For instance, someone wanted for murder, felony battery, or felony domestic violence will attract more attention than, say, a shoplifting or vandalism warrant.
But that doesn’t mean the police will ignore less serious warrants until they catch the top priority ones. If you have an arrest warrant for a petty crime and the police know where you are, they’ll likely come after you nonetheless.
To sum up, the police take as long as they need to catch you. If you’re a high-risk suspect and they suspect you’re in a certain vicinity, they might check the hotels regularly there until they find you.
Some other officers could check the license plates of parked vehicles on their patrol. And if they find a car belonging to a warranted suspect, that’s enough grounds to check nearby areas for them, including hotels.
Search warrants are easier for officers because they target a specific location. Sometimes it’s a car, trailer, or some other vehicle, which makes it harder for the police to track it down if its owner is evading. But search warrants are often issued against a fixed location, such as an apartment or hotel room.
Police officers tend to execute search warrants quickly since they’re often part of a larger investigation or pursuit of a suspect.
And depending on how urgent the crime is, the police can get a warrant issued and executed in as little as an hour or two. For example, if there was a deadly weapon used in a crime and they have probable cause to believe the suspect hid it in a hotel room, they can get a warrant to search the hotel for that weapon.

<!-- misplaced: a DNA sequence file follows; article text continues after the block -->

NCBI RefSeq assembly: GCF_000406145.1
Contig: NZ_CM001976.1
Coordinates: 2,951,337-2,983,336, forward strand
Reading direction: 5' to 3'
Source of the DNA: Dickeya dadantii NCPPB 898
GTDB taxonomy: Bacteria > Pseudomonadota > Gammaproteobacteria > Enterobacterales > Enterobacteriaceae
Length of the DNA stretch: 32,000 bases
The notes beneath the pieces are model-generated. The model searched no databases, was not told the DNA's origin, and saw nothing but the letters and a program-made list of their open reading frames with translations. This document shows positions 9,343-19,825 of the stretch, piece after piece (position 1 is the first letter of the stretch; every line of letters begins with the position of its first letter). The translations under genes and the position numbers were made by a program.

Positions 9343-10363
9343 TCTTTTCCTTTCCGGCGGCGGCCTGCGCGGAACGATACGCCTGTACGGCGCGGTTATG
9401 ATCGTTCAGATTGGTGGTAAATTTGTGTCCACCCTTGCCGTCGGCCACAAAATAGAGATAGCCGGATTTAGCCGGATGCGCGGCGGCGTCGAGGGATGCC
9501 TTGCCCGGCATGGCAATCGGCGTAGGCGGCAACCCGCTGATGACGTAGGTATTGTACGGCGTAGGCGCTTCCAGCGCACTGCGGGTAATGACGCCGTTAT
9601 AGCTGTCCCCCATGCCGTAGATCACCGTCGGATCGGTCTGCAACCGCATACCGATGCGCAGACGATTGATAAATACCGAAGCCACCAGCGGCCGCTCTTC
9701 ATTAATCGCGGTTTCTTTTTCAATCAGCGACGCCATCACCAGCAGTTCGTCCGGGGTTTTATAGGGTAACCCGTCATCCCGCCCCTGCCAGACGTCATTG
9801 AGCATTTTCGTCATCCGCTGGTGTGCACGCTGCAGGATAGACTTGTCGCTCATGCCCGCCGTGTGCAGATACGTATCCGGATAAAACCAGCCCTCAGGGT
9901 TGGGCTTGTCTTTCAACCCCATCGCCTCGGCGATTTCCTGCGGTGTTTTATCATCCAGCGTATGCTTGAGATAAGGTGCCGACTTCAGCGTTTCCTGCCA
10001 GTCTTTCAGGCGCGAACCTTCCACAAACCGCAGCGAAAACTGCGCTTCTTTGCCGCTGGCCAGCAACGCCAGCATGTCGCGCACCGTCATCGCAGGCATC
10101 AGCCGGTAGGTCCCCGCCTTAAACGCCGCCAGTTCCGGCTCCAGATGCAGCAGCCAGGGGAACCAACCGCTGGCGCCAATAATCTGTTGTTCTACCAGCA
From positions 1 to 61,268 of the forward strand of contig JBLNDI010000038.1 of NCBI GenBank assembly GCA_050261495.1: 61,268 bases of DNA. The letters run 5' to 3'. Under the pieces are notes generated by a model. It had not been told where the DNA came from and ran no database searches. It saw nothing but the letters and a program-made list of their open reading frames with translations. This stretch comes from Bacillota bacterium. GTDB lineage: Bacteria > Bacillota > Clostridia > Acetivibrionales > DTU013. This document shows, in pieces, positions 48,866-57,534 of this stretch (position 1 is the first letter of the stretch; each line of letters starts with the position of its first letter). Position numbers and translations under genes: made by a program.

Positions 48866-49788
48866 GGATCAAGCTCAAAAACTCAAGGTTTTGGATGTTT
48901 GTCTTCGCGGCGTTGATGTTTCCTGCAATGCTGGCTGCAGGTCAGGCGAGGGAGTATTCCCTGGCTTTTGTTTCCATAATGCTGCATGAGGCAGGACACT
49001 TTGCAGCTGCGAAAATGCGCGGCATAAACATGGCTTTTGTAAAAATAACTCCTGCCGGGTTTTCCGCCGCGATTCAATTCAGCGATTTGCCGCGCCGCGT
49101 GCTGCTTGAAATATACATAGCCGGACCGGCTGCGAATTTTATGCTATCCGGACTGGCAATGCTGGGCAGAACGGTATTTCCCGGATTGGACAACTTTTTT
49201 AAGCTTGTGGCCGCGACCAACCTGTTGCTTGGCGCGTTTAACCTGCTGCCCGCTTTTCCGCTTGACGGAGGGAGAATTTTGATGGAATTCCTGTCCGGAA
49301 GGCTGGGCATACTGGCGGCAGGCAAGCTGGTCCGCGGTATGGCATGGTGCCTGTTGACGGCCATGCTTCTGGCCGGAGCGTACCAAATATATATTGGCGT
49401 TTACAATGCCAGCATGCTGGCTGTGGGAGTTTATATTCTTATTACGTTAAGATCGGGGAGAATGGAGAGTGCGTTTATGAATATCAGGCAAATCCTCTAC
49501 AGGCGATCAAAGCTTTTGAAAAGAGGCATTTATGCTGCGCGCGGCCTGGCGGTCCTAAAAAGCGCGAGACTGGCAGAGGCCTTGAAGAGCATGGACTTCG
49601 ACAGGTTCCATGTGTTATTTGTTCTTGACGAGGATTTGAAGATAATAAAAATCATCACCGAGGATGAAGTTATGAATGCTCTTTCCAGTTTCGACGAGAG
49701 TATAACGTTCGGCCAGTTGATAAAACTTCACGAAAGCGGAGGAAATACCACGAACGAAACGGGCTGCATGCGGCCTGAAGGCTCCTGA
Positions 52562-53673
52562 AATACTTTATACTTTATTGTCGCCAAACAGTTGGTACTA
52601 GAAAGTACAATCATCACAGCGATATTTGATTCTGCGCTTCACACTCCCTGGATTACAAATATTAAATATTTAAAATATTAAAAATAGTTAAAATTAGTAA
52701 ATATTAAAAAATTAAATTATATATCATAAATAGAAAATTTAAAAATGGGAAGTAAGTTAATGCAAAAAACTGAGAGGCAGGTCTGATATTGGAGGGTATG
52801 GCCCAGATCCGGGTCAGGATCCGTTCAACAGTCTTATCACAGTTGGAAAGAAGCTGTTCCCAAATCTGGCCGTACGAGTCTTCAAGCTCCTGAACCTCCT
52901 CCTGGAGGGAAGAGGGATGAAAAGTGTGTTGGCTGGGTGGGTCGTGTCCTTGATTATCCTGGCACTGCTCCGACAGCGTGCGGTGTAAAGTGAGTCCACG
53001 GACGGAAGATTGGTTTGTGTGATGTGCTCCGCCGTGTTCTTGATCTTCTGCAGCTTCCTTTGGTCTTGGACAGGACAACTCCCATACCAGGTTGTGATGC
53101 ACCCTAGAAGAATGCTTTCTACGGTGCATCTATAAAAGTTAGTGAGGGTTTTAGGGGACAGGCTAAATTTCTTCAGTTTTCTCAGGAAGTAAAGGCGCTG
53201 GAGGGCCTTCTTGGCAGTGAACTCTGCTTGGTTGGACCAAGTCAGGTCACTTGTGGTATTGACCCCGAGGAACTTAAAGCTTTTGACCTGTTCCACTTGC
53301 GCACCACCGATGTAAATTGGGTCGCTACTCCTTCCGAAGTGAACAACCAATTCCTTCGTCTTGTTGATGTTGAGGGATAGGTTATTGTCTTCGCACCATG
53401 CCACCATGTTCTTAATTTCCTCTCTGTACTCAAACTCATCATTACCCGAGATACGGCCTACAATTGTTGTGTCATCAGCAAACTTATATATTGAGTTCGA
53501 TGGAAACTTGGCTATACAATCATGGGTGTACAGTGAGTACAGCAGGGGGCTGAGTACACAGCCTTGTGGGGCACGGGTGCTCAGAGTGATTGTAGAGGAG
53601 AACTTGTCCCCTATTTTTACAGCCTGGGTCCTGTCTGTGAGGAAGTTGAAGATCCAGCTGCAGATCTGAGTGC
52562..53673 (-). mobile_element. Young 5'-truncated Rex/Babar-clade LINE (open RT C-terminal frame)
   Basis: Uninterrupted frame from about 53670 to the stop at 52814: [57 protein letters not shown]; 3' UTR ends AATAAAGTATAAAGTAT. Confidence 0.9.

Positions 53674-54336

Available Police Resources
Not all jurisdictions are equally busy. And, believe it or not, many police departments are very understaffed for the amount of crime that occurs in their jurisdiction.
In contrast, some law enforcement agencies are “overstaffed.” It’s not hard to imagine how a sheriff’s office or police station can be overstaffed if they’re overlooking a small rural village that doesn’t get much crime.
In busier places, the police often don’t have time to look for most petty warrants, so they will only pursue the most dangerous suspects.
But in less busy areas, the police often try to execute active and open warrants. And if it’s a small town or village with a few hotels or motels, that might include checking their registries for suspects.
Another common thing for available officers to do is check the license plates of parked vehicles, which we discussed above.
Popular Crime Hotspots
There are nearly 100,000 hotels and motels in the US. And for many criminals, hotels are the perfect place to commit a crime or hide evidence without being tied to it.
But these criminals don’t favor all the hotels equally since some are more lax on certain regulations, have a more “advantageous” location, or otherwise. And over the past decades, some hotels and motels have become more popular in police circles as favorites among criminals.
The Motel 6 chain is one of the most popular examples. Some branches, like the Las Vegas one, have faced periods of crime infestation.
Can the Hotel Itself Check for Warrants?
Another common concern is that the hotel staff themselves will check for warrants when you try to check in and will either deny you entry or call the police if you have an arrest warrant against you.
In reality, most hotels won’t check if their visitors have warrants. Instead, they’ll mostly focus on the hospitality element and the visitor’s privacy.
However, if they suspect criminal activity, especially if it threatens the hotel’s guests or staff, they can call the police and check if the visitor has a warrant.